Understanding the signs of disruptive behavior disorder
Disruptive behavior disorders (DBD) are a group of behavioral problems that are defined as disruptive because affected children cause disruptions with the people and activities around them. These disruptive behavior disorders include patterns of ongoing uncooperative, defiant, and hostile behaviors toward authority figures, which seriously impacts a child’s daily functioning. Additionally, the whole family suffers as they experience their child’s disruptive behaviors on a daily basis. As a parent of a child with DBD, you may feel helpless as to how to control your child’s behavior, how to appropriately respond, and how to restore peace to the household. The most common types of disruptive behavior disorders include oppositional defiant disorder (ODD) and conduct disorder. The main difference between these two disorders is the severity of the symptoms, as conduct disorder is considered as the more serious of the two.
Oppositional defiant disorder (ODD) is defined by a recurrent pattern of negative, defiant, hostile, and disobedient behaviors towards parents and other authority figures that has lasted for six months or longer. Children with ODD often lose their temper, arguing constantly with adults over rules or requests. They may also become easily annoyed by other people and have a tendency to blame others for their mistakes or misbehavior. While all children are capable of displaying these behaviors at some point, children who have ODD display these behaviors more often than others their age. These behaviors severely impact the social, occupational, or academic functioning of the child.
Conduct disorder (CD), often referred to as “delinquency”, is the more serious of the disruptive behavior disorders because it involves a higher level of cruelty. Children and teens who have CD may show aggression toward other people and animals, willfully destroying property, stealing, and lying. It’s thought that disruptive behavior disorders exist along a spectrum and oppositional defiant disorder may progress into CD.
Children who are thought to have ODD or CD can learn more positive behaviors and how to appropriately react to life situations with proper treatment and care. The sooner therapy is begun, the brighter the outlook.
Statistics for disruptive behavior disorder
The most common types of disruptive behavior disorder are oppositional defiant disorder (ODD) and conduct disorder, both of which are common childhood disorders. It’s estimated that ODD occurs in between 2% and 16% of the youth, depending upon the population. Conduct disorder is more common in younger boys, ranging from 6% to 9% of the male child population in the United States.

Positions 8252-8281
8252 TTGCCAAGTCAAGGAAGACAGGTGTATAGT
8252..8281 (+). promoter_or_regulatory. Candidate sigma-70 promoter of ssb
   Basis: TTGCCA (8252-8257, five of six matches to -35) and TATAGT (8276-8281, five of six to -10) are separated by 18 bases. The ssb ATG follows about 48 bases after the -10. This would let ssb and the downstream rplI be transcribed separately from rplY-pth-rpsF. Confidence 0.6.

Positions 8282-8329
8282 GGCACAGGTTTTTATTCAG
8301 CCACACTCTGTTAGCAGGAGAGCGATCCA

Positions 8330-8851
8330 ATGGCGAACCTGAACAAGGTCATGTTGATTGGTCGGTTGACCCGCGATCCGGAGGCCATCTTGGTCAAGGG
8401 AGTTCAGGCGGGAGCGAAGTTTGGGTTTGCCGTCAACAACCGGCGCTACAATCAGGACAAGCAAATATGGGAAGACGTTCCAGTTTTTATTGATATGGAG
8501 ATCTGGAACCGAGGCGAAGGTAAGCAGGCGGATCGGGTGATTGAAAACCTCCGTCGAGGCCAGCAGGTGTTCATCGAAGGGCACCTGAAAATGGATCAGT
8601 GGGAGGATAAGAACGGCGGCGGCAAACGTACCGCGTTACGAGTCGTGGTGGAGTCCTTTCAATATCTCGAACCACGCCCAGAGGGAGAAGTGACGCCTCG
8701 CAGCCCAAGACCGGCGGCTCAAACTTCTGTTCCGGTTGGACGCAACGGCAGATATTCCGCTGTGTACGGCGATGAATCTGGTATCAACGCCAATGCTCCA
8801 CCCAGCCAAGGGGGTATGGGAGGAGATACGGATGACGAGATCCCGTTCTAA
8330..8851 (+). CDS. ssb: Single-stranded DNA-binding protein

Causes & risk factors for disruptive behavior disorder
The causes for disruptive behavior disorders are thought to be a mixture of different factors working together. Some of the common risk factors include:
Physical: Children who were born of low birth weight or those who have suffered neurological damage are at a greater risk for developing disruptive behavior disorders. Children who have attention-deficit hyperactivity disorder (ADHD) are at a higher risk for developing disruptive behavior disorders.
Environmental: Children who were rejected by their mothers as infants, separated from their parents, or obtained poor foster care are at an increased risk for DBDs. Additionally, children who were physically, emotionally, or sexually abused or neglected are at higher risk for developing these disorders later in childhood. Children who lived in poverty or witnessed domestic violence or substance abuse are also at a greater risk for developing the disorder.
- Learning disabilities
- Prenatal exposure to cigarette smoke
- Maternal stress and anxiety
- Ability to express feelings
- Positive relationship with grandparents
Symptoms of disruptive behavior disorder
The symptoms of disruptive behavior disorders will vary depending on the type of disruptive behavioral disorder the child has – oppositional defiant disorder or conduct disorder. Symptoms will also depend upon each child’s individual temperament, social skills, and coping mechanisms. The most common symptoms of disruptive behavior disorders include:
- Antisocial behaviors
- Revenge-seeking behaviors
- Aggressive and cruel toward people and animals
- Deliberately intimidates other people
- Makes thoughtful attempts to annoy others
- Willful destruction of property
- Sociopathic tendencies that cause serious harm to others
- Often loses temper with others
- Constantly argues with adults
- Actively defies or refuses to comply with requests or rules
- Blames others for his or her mistakes
- Deliberately annoys other people
- Being spiteful and vindictive
- Frightens and alienates friends and family
- Intensely rigid and touchy
- Lack of remorse
- Easily annoyed
- Feelings as though they have nothing to lose
Effects disruptive behavior disorder can have
Without properly addressing the disruptive behavior problems and getting effective treatment, children and teens who have conduct disorder or oppositional defiant disorder will eventually begin to face long-term consequences. The effects of untreated and undiagnosed disruptive behavioral disorders can include:
- Legal problems
- Substance abuse and addiction
- Lack of employment
- Domestic abuse
- Child abuse
- Development of antisocial personality disorder
- Social isolation
- Troubled family relationships
Disruptive behavior disorder & co-occurring disorders
Individuals with a disruptive behavior disorder may also be diagnosed with another type of behavioral health disorder. The most common co-occurring disorders include:
- Attention-deficit hyperactivity disorder (ADHD)
- Conduct disorder
- Oppositional defiant disorder
- Anxiety disorders
- Depressive disorder
- Substance abuse